Young Leeds writers start a new chapter with YEP contest

YEP spring story competition finalists Fathema Tasnim, Alannah Marsden, Scarlett Rowe and Kate Wareing, with author Kate Pankhurst, centre.   Picture: Maisie Coulbert.
YEP spring story competition finalists Fathema Tasnim, Alannah Marsden, Scarlett Rowe and Kate Wareing, with author Kate Pankhurst, centre. Picture: Maisie Coulbert.
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FANTASTIC FICTION penned by young YEP prize-winners definitely has the write stuff as their work was read aloud by a top children’s author.

Writer and illustrator Kate Pankhurst, who is behind the Mariella Mystery Investigates series, visited Leeds Central Library to read the winning entries in the YEP’s spring story competition.

Kate Pankhurst at Leeds Central Library.

Kate Pankhurst at Leeds Central Library.

Creative writers Alannah Marsden, 11, and Kate Wareing, 15, were previously selected by a panel of judges.

The runners up, including 10-year-old Fathema from Beeston St Francis of Assisi School and Scarlet Rowe, 13, from Cardinal Heenan School, also had their stories read aloud at the special event yesterday.

Youth librarian Deborah Moody said: “The children were really excited to meet Kate.

“It was lovely to hear her read their stories out loud as she puts so much expression into it.”

Speaking about the competition, she said: “It’s a brilliant way of being able to showcase the creativity of children and young people.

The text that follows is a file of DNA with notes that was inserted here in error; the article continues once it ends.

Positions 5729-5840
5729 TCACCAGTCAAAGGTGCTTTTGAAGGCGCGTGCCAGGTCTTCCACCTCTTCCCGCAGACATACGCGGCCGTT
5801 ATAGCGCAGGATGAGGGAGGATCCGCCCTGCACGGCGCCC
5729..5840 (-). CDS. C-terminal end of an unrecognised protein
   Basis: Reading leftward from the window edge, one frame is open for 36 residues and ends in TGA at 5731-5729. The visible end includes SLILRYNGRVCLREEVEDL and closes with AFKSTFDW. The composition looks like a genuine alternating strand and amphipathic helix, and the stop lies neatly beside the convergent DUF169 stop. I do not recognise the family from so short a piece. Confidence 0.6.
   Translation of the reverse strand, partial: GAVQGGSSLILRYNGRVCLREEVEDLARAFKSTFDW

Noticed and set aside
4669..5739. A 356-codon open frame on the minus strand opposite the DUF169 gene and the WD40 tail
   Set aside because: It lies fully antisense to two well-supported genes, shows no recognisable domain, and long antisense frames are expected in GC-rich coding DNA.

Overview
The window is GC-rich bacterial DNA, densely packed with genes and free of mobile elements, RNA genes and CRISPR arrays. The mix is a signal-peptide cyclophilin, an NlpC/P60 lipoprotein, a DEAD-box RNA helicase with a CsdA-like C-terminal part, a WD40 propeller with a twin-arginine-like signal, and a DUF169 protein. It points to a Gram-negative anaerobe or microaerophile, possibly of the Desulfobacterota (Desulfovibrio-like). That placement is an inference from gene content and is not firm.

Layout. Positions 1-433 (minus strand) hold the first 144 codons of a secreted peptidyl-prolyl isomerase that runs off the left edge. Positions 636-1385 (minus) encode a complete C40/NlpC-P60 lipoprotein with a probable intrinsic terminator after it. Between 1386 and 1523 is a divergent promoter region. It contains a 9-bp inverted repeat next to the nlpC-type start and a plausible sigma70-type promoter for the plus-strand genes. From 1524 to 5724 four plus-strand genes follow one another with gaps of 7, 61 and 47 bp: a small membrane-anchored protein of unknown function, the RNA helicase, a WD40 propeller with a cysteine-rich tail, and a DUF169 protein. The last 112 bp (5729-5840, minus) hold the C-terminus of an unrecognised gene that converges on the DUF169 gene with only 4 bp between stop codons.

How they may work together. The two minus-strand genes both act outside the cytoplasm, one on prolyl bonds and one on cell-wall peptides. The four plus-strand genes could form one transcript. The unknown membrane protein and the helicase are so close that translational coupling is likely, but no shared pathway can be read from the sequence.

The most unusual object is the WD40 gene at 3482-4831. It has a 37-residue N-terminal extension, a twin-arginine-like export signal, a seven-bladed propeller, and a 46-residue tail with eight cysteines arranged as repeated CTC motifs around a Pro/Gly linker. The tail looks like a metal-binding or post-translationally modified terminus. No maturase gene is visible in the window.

“It’s important for children to have ways to show how imaginative they are.

“Kate said that the more you read, the better writer you become, and we believe that too.”

Deborah and colleague Pauline Thresh helped choose the winners of the YEP competition.

Deborah added: “It was a very high standard.

“We were really impressed with the breadth of subject matter and different styles of writing that the young people showed.

“It is really difficult to write a story in 200 words.

“You really have to concentrate and get the essence of the story, and everyone did a great job.”

The YEP teamed up with the Leeds Library and Information Service for the spring story competition as part of our Get Leeds Reading campaign, which aims to help children to enjoy reading.

The newspaper previously revealed that almost 1,000 pupils left primary schools in Leeds in 2014 without learning to read properly.

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